histopathological features but differ respectively by the presence of a communication with the pancreatic
ductal system for IPMNs and a dense mesenchymal ovarian-like stroma for MCNs.
A major characteristic of these lesions is that they may demonstrate a wide histologic spectrum of
epithelial atypia within a single neoplasm. Based on the degree of atypia and the the presence or
absence of an invasive component, these cystic tumors are classified in benign (low-grade dysplasia,
adenomatous), moderate dysplasia (borderline), high-grade dysplasia (carcinoma in situ) and invasive
cancer. Both IPMNs and MCNs are known to progress from non-invasive low-grade dysplasia to invasive
carcinoma. As the prognosis depends on the presence of an invasive component, surgical resection of
mucinous cystic tumours should be entirely examined histologically, in order to avoid designating a
poorly sampled invasive carcinoma as a non-invasive neoplasm . The discrepancy among the
series concerning the frequency of invasive and non invasive form of these tumors is probably due to
differences in the pathological sampling.
1. Mucinous cystic neoplasms
MCNs which are found almost exclusively in women tend to occur most commonly in the tail or body of
the pancreas (90%). MCNs do not communicate with the pancreatic ductal system, are usually uni-locular,
may be rarely muli-locular
The neoplastic cysts are usually filled with
clear mucoid fluid. The wall of the cyst may be dense and fibrous with occasionally foci of
calcification and be confused with a pseudocyst. Histologically, MCNs are lined by tall mucinous
epithelial cells. Adequate sampling of MCN is important. A wide variation in epithelial cell shape may
be seen, ranging from flattened or low cuboidal to tall columnar. The chance of finding dysplastic or
invasive foci is greater in the thickened fibrotic walls and septae as well in intramural nodules
projecting into the cyst lumen. An invasive component is present in less of one third of MCN. The
invasive component corresponds usually to well or moderately differentiated adenocarcinomas. Mucinous
(colloid) carcinomas frequently seen in IPMNs are rarely observed in MCNs.
Characteristically, a dense stroma resembling ovarian stroma surrounds the epithelial cells. Although
this stroma becomes partially or even completely hyalinized, extensive sampling here again will almost
always show it. Because such stroma is now required in the current definition of MCNs, the proportion of
MCNs relative to IPMNs is declining in most series. There are two hypotheses on the origin of a neoplasm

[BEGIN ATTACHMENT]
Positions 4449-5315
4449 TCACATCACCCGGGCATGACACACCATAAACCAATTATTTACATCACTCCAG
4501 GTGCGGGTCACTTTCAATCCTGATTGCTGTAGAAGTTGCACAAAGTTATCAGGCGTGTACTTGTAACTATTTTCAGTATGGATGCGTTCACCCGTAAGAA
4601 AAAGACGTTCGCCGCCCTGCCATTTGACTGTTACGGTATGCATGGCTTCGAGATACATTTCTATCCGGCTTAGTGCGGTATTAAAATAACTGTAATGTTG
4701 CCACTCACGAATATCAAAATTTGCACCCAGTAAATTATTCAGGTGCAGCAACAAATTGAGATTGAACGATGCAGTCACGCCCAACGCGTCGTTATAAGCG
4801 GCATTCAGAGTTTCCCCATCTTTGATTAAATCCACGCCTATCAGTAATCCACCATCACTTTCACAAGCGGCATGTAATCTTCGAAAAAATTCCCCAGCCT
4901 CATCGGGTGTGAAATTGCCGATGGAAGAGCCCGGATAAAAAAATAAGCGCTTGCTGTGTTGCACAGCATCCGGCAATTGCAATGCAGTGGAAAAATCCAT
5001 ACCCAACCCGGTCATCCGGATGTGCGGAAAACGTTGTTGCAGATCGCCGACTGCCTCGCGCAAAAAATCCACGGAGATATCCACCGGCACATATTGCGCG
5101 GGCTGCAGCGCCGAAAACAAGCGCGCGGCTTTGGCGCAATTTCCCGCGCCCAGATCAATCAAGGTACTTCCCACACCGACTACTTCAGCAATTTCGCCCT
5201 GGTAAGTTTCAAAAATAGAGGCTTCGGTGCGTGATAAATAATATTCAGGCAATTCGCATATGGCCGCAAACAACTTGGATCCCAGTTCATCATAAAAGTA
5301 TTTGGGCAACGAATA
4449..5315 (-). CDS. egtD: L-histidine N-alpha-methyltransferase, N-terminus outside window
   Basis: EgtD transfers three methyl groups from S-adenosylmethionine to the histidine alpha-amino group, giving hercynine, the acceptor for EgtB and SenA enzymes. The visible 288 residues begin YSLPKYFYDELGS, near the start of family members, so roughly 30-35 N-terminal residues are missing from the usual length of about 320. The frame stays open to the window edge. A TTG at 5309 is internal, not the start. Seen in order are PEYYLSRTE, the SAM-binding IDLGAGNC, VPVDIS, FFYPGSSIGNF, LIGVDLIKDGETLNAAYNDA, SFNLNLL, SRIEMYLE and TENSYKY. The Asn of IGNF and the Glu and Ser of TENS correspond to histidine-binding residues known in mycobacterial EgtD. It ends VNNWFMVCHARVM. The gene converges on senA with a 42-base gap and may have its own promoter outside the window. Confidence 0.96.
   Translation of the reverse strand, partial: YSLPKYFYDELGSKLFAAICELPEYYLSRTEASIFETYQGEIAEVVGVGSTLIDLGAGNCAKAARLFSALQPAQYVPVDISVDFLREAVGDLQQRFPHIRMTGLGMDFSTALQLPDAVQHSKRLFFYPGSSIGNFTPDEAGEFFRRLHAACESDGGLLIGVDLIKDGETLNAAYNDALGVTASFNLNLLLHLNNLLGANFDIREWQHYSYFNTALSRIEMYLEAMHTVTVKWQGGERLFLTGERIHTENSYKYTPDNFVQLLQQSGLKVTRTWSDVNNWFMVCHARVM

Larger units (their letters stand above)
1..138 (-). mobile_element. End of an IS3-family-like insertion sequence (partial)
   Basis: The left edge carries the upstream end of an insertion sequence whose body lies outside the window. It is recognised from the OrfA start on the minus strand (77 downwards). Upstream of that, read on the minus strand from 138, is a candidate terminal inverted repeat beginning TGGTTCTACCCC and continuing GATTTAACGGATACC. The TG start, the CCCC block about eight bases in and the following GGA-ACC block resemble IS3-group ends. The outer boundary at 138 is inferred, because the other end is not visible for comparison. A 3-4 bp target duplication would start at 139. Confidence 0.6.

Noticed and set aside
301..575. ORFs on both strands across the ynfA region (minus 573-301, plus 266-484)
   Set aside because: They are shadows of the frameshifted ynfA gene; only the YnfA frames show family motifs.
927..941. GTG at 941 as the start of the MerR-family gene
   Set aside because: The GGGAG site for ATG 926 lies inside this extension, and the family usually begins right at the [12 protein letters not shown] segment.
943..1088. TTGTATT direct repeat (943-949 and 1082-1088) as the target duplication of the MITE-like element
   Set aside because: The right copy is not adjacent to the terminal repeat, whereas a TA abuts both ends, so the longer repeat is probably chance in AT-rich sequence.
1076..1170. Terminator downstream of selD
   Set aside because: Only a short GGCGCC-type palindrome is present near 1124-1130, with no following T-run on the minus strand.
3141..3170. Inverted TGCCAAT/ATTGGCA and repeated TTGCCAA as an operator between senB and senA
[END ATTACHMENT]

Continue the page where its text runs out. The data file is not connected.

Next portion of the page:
in the pancreas with ovarian-type stroma. The first hypothesis is that these neoplasms arise from an
ectopic ovarian stroma. This is supported by the close proximity of the left primordial gonad to the
dorsal pancreas during the fifth week of gestation, possibly facilitating the transfer of cells. The
second hypothesis neoplasms is that the stroma represents an equivalent of periductal fetal mesenchyme,
the primitive mesenchyme seen around the pancreatic and hepatic ducts in the developing fetus
. This last hypothesis could similarly explain mucinous cystadenoma occurring in the
hepatobiliary tract. Regardless of its origin, it is clear that female sex hormones might have had a
role in the pathogenesis of this neoplasm. This stroma which is often admixed with luteal-type cells
(40% of cases) is hormone sensitive expressing in more than 50% of cases progesterone receptors and
alpha-inhibin . Rare observations of an undifferentiated carcinoma with sometimes osteoclast
giant cells or sarcomatous transformation have been reported .
Accurate prognosis of MCNs depends of the presence and the extent of an invasive component as
non-invasive lesions follow a benign course after surgical resection. It is important to evaluate the
depth of invasion as the prognosis appears worth for tumors showing a peritumoral invasion than those
limited to the cyst wall . The 5-year survival rate of patients with invasive mucinous
cystadenocarcinomas is 30%. It remains better than patients with typical infiltrating ductal
adenocarcinomas highlighting the importance to distinguish these two entities.
2. Intraductal papillary mucinous neoplasms
IPMNs are the neoplasms most frequently misdiagnosed as MCNs. In several pancreatic referral
centers, IPMNs are now more frequent than MCNs due to a better clinical and pathological diagnosis of the
former and the requirement of an ovarian stroma for the diagnosis of the later  . A
consensus definition of IPMN has been recently proposed as follows: "a grossly visible non-invasive,
mucin-producing, predominantly papillary, or rarely flat, epithelial neoplasm arising from the main
pancreatic duct or branch ducts, with varying degrees of duct dilatation. IPMN usually produce a lesion